In the end, I decided to stick with the most direct route out of the parking garage, and on Friday morning, took the elevator nearest the bike rack up to the lobby, wished the two security guards a good morning, and walked past them to the loading dock without incident. Maybe, after all this, in that building they don’t care who uses the bike racks.
During my downtown bike parking research, I ended up at the garage where I used to park nearly a decade ago and could hardly believe that one of the attendants was still there! Imagine parking cars for ten years. However, he looked fantastic, which I told him, and he beamed. (Someone in that garage, probably him, once tried to prevent me from parking there because I didn’t work in the building.)
I’ve been introducing myself to the various lobby guards in my own building, most of whom are friendly, but one of whom looked startled and not too happy when I extended my hand. However, one recent night when I left, he was on duty, and I said, “Aaron, right?” and he lit up completely and said, “Wow! Are you a memory champion? Are you going to be in a memory contest?” Smiles all around.
I heard back from the person at the Municipal Transportation Agency (MTA) and it appears that garage operators are free to discriminate against cyclists: even if anyone is welcome to park his or her car in the garage, bike parking can be restricted to tenants of the building.
Friday was also the day of my department’s holiday lunch, at a nice hotel downtown. I was seated by a pleasant-looking young Indian woman and across the table from someone extraordinarily nosy who in about ten minutes determined my relationship status, where my apartment is, who I live here with, what I pay in rent, and my educational background.
The Indian woman, hearing that I have a degree in music, told me that she loves music and took guitar lessons in India for a while. “What kind of music did you want to play?” I asked.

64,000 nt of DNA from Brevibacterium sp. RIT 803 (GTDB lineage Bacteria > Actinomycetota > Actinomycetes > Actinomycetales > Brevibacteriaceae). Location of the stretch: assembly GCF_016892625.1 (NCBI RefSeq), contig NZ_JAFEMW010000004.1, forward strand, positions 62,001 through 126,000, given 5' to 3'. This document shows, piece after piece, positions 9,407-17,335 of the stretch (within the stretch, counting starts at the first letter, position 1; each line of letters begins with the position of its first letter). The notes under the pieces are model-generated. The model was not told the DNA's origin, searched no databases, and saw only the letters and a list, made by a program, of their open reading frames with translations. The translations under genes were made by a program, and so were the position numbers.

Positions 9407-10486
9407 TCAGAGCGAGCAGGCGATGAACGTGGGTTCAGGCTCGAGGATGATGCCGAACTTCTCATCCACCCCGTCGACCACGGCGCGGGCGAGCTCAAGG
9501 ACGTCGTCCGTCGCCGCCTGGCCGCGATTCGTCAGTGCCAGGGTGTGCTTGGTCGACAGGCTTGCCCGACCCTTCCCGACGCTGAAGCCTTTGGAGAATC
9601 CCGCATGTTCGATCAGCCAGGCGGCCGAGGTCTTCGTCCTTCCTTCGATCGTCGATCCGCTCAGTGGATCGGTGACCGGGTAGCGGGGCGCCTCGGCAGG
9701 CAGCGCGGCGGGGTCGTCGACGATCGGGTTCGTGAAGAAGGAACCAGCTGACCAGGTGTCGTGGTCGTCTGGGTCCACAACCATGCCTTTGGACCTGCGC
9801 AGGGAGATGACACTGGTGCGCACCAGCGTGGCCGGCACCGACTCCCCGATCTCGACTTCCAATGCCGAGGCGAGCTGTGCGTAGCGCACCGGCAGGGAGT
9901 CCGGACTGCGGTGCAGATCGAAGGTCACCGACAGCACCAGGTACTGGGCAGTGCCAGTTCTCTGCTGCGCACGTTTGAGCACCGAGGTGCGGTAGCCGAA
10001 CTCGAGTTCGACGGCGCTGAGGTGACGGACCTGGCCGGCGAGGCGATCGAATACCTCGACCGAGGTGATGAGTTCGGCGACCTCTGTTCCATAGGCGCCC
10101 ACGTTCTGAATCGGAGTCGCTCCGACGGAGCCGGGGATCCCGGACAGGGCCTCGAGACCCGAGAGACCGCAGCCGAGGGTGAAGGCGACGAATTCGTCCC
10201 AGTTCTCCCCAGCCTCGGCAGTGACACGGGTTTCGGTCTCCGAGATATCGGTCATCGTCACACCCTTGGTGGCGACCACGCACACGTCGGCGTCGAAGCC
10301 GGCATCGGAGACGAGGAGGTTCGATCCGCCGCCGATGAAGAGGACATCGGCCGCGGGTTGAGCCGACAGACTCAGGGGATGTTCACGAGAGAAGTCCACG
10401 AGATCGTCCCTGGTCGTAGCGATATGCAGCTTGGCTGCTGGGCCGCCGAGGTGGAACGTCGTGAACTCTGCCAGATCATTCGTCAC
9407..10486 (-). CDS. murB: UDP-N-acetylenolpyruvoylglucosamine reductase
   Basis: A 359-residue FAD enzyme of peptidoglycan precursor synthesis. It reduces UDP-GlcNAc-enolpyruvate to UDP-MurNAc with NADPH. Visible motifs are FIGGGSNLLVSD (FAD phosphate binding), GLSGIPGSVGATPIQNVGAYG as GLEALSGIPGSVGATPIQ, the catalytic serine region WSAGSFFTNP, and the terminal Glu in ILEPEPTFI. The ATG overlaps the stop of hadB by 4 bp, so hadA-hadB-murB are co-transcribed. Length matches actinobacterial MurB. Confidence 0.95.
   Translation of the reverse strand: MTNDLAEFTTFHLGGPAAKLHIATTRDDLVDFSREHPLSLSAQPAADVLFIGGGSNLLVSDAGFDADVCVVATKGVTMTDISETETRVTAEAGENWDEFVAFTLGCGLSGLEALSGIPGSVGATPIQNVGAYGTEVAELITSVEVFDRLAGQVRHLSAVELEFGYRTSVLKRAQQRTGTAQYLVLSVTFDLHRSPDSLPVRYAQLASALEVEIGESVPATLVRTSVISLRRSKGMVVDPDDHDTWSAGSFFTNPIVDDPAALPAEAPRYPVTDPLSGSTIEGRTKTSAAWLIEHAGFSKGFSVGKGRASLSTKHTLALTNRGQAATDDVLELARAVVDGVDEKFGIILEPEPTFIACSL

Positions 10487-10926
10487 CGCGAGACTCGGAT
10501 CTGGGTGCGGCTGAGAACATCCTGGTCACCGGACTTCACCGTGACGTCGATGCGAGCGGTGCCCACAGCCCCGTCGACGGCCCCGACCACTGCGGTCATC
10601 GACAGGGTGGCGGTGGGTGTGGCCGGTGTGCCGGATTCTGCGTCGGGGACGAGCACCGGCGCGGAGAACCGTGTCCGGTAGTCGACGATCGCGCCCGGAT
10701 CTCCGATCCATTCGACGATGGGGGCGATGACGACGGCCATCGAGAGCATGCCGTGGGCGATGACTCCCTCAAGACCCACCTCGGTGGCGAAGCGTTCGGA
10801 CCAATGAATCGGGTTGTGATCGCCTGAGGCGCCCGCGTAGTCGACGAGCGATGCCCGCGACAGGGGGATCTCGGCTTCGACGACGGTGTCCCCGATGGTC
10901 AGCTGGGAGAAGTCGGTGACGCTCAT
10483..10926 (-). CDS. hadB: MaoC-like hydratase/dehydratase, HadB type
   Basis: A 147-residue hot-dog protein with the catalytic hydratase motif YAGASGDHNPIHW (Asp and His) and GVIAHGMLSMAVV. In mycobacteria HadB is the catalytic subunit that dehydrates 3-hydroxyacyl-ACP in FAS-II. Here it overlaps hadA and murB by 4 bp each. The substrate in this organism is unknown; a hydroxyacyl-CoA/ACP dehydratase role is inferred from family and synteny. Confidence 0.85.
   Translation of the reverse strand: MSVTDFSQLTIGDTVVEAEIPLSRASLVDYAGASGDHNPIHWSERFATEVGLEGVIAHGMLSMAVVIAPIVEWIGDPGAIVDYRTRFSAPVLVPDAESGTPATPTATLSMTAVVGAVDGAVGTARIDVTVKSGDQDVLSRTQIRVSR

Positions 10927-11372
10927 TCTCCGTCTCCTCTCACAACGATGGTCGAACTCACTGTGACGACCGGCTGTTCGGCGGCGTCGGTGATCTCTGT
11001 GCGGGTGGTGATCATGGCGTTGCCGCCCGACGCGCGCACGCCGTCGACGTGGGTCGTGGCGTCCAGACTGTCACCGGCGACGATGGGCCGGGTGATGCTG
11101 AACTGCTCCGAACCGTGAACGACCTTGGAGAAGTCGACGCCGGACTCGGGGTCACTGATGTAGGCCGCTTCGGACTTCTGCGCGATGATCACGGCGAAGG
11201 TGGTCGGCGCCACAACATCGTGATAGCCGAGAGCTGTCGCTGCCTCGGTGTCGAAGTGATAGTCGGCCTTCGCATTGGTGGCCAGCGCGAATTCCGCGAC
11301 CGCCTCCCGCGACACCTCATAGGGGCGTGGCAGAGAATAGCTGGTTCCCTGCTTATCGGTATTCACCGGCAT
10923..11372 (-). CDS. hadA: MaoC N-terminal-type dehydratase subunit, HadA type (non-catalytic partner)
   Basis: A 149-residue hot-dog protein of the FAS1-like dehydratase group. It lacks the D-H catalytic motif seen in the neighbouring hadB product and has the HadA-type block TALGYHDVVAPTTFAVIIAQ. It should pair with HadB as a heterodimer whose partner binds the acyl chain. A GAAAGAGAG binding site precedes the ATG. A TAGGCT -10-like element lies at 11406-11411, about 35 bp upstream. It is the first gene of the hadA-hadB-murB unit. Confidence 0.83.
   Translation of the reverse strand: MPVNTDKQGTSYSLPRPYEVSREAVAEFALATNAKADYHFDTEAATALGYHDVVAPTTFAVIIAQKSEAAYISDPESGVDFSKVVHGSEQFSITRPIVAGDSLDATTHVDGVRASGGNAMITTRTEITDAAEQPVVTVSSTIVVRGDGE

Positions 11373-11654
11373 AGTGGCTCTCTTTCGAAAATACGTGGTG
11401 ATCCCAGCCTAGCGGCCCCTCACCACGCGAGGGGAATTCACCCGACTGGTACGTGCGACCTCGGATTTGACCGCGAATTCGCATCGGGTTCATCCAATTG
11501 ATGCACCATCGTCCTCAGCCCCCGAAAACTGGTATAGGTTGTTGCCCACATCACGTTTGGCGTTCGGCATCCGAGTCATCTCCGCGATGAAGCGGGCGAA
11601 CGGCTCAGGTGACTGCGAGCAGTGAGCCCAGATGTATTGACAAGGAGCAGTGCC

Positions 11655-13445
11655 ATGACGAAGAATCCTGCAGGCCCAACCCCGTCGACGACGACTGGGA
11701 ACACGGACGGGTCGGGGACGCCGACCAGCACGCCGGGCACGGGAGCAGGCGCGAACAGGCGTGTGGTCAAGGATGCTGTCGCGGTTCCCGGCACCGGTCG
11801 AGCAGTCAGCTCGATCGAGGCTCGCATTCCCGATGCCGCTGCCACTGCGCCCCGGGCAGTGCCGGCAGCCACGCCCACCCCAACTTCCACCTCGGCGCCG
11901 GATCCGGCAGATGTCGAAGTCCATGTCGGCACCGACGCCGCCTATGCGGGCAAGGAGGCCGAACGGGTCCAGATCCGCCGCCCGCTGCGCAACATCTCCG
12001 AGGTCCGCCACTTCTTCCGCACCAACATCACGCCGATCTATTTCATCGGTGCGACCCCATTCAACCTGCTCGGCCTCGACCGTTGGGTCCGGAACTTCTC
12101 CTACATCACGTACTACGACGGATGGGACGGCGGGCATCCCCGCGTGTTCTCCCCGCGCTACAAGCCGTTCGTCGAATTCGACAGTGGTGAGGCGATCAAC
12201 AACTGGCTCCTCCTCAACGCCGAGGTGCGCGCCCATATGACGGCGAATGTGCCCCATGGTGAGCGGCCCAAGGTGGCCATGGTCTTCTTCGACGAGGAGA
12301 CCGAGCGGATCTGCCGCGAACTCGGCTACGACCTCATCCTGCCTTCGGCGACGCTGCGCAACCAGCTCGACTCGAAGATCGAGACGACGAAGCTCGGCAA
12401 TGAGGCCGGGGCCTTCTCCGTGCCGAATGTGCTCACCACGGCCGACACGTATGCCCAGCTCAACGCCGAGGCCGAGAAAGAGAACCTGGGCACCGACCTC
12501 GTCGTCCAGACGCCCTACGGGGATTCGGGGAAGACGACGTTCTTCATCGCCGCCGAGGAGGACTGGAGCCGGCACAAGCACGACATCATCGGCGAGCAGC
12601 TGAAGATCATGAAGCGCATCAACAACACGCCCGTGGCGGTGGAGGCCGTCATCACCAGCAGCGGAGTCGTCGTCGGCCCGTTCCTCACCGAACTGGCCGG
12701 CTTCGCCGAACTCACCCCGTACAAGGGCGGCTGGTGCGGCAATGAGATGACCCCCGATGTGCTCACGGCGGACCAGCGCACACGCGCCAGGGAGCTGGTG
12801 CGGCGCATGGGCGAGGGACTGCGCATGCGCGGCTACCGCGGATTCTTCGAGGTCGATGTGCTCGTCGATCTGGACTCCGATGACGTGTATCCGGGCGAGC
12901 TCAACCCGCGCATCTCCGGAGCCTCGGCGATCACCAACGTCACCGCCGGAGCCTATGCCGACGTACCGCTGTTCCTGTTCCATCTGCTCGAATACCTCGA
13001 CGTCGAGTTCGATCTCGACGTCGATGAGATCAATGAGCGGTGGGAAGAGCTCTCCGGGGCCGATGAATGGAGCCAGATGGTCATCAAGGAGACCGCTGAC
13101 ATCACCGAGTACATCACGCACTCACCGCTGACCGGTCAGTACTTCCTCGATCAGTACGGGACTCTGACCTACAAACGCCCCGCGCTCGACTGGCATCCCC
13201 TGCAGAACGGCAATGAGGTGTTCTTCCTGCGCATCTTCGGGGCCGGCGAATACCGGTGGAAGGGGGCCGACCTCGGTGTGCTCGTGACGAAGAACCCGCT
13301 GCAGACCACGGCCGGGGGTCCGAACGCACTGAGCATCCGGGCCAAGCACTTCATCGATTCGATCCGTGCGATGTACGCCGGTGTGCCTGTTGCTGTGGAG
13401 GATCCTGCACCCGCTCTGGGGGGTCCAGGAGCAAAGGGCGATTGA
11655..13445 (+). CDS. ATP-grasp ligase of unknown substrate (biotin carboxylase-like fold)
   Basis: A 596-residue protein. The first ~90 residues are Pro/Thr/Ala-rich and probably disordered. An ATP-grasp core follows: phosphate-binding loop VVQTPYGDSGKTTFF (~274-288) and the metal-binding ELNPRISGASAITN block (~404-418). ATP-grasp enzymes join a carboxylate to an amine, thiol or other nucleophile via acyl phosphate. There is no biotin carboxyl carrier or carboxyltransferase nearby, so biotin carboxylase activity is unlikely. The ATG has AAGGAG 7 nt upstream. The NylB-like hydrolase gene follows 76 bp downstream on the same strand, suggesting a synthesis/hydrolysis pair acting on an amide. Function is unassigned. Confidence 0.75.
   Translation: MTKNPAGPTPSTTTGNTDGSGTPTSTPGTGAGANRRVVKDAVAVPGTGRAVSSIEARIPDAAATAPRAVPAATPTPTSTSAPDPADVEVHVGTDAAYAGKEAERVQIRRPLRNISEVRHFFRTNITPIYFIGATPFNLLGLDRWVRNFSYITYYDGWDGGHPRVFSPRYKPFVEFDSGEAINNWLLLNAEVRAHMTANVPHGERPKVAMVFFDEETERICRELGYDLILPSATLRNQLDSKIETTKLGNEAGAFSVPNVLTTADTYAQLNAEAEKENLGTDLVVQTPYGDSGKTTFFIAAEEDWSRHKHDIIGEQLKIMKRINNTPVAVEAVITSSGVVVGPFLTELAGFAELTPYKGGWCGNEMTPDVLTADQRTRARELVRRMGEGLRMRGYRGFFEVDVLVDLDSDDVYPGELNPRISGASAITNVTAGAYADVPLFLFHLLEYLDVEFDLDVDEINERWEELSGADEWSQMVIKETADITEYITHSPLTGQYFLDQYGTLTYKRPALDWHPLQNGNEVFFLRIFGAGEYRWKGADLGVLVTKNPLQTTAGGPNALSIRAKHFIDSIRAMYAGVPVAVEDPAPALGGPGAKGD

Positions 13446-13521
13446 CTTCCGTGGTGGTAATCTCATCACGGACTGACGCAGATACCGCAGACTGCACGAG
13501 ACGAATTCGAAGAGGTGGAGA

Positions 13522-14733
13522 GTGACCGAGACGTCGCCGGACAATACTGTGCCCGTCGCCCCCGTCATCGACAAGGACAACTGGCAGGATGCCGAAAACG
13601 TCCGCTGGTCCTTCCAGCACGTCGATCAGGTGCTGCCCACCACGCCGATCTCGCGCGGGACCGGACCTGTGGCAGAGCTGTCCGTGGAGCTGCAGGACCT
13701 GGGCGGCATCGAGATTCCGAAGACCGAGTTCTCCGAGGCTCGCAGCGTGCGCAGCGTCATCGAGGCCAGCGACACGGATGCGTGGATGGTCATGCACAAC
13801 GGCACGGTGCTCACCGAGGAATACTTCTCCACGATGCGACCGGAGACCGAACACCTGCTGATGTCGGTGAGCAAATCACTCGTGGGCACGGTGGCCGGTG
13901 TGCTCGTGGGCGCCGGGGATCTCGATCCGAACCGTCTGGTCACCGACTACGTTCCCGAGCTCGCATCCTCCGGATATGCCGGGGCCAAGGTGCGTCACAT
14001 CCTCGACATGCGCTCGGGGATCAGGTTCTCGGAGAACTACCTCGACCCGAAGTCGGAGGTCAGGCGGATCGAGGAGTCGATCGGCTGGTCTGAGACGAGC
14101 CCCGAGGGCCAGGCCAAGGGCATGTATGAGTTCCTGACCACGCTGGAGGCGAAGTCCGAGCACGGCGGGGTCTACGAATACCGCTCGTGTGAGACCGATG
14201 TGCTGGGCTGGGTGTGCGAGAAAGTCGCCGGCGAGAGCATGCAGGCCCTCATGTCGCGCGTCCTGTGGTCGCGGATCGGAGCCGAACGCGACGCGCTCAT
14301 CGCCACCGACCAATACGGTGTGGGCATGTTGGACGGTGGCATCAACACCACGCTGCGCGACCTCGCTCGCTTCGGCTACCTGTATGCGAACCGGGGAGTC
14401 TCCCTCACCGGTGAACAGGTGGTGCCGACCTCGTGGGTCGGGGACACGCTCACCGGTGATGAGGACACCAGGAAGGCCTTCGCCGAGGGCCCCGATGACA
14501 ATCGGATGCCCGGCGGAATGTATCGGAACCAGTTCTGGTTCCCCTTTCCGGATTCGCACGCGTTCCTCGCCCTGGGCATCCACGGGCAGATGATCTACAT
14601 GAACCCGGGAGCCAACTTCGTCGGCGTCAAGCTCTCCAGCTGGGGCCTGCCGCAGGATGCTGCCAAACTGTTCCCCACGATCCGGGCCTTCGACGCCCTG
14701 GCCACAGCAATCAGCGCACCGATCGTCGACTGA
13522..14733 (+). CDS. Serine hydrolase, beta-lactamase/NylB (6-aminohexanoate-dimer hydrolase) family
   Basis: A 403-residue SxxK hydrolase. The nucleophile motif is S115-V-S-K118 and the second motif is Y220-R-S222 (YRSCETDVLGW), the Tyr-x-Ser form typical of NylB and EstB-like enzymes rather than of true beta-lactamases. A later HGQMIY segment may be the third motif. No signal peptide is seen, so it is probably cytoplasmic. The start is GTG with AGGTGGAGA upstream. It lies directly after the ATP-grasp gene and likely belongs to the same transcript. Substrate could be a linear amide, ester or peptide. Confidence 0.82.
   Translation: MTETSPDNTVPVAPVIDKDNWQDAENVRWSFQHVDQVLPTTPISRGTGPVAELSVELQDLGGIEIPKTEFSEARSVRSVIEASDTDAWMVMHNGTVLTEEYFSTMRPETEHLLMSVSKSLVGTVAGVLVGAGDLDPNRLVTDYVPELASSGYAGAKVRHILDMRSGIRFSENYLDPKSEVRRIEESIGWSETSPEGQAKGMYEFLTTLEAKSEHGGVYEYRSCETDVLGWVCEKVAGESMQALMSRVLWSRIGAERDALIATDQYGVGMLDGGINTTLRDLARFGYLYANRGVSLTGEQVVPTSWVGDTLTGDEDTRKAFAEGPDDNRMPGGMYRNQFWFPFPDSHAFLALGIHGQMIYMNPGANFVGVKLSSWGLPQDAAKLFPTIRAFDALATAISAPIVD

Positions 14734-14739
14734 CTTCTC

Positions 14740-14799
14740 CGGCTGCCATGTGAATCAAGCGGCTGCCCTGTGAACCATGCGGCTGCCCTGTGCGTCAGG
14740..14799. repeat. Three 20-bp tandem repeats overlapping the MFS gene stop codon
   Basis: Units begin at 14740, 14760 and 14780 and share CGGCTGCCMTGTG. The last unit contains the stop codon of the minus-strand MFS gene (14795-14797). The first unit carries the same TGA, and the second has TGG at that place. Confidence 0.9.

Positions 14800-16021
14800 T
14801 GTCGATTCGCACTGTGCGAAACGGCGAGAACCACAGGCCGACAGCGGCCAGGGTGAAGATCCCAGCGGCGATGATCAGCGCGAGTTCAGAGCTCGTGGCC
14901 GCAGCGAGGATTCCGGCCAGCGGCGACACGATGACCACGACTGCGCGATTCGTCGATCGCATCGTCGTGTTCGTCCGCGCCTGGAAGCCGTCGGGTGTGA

“Heavy metal,” she said.
Surely I had heard wrong, or the term is used in India to mean something else. “Heavy metal? Like—?”
“Metallica. I think Metallica is great.”
The shooting in Newtown also happened that day, which cast a pall over the rest of the day, and in the evening, C. and I had dinner at Esperpento.
Yesterday I packed up a bunch of stuff to return to Lands’ End and LL Bean and took it to a mailing place, a project that took hours. Lately, with all the coming and going of merchandise, it’s starting to look like a hoarder lives in my walk-in closet, and I feel a little breathless with anxiety every time I enter it. The annual SantaCon event had rolled around again, when many people dress up like Santa for a pub crawl. Even though it was rainy and miserably cold, Santa was everywhere, including on Castro St. wearing only red furry shorts and cowboy boots, waving frantically for a cab. One has to admire how no amount of personal discomfort will deter some from being part of a spectacle. I had a pleasant Santa evening of my own, when C. came over for a dinner of salmon burgers and apples.
I’ve been quite upset about the children in Newtown, in tears now and then. I considered sending a condolence card to the family of each child, and imagined writing, “I would do anything to bring your child back. If I could trade my life for hers, I would,” and then pondered if that was true and realized it was. I’m already 50, and they were just six. It’s heartbreaking to think of them going off to school in their brightly colored little-kid clothes and their families never seeing them alive again, never again hearing their voices.